Using the template method pattern

In my last post, I talked vaguely about a project I'm working on. In this post, I'll actually name it. I realized it was foolish to link to my github profile on this site, while not talk about what is clearly available in that github account. The project is a fork of the browser game wpilot. My fork, codenamed wsilent, aims to be a spiritual successor to the old multiplayer game Silent Death Online.

When I began this project, my first step was to refactor the wpilot codebase to be flexible enough to do what wsilent needed to do. Part of that is swappable weapons. The wpilot code doesn't provide much flexibility on weapons. There is a block of code that checks the world rules for weapon reload time and energy cost, and then a bullet is generated (or three, if you have the spread shot powerup) and the bullets are added to the entities table.

I just finished my work extracting all of the weapon logic into separate objects to let each weapon decide its energy cost, reload time and bullets spawned. I used the template method pattern for this, where each object was an extension of a core Weapon object. This Weapon object handled functions like 'can_fire' and 'get_bullets', while abstracting the concrete functionality of 'get_bullets', 'get_reload_time' and 'get_energy' onto the concrete weapons, such as CannonWeapon. CannonWeapon is just a mimic of the original weapon from wpilot, but this encapsulation allows me to swap out the weapon with others, each one handling its own data internally.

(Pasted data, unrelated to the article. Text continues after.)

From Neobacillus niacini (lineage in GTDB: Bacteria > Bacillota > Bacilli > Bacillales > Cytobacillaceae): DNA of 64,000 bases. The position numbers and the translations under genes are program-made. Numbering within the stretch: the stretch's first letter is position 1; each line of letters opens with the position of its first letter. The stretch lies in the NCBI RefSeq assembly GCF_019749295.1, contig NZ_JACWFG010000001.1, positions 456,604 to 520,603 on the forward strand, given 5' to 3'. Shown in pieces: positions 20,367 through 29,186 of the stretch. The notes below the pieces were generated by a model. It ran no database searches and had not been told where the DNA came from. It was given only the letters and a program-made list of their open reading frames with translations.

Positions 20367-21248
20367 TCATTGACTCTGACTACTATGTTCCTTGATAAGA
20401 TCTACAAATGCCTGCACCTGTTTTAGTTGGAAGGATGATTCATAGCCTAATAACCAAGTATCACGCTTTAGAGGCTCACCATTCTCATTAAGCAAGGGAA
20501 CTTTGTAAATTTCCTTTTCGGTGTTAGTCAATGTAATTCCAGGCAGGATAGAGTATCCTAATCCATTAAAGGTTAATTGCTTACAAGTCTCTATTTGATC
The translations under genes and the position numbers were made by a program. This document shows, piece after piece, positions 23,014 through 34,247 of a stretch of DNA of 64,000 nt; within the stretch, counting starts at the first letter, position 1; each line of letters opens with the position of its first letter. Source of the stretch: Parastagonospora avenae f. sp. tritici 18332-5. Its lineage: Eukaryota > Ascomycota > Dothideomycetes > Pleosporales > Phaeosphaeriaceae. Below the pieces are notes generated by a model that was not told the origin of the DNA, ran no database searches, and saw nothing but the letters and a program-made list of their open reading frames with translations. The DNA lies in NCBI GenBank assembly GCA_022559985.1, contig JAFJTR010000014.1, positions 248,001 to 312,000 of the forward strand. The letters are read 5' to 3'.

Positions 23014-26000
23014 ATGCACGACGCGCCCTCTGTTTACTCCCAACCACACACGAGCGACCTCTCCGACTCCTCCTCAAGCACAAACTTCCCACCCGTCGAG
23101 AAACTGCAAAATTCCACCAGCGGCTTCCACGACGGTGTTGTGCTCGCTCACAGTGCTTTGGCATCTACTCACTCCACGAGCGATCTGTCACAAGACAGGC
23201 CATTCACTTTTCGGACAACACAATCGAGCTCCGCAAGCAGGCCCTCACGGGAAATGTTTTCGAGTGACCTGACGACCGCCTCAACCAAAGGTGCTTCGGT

Not only does this give me more flexibility on the weapons themselves, but this gives me the option to provide a hotkey for swapping weapons at runtime. That functionality will be very important for my final product.

Also, while I've been writing this, I've been keeping in mind that I plan to use the decorator pattern to handle powerups. The spread shot decorator will simply wrap around the concrete weapon object and do a bit of additional processing in the get_bullets function to add a pair of extra bullets to the side. This usage of the decorator pattern will let me seamlessly layer multiple powerups, like spread shot, ricochet shot and rapid fire.

I'm sure it will be some time before wsilent plays any differently from wpilot. At the moment, my goal is just to adjust the code base to suit my needs so I can make those needed changes.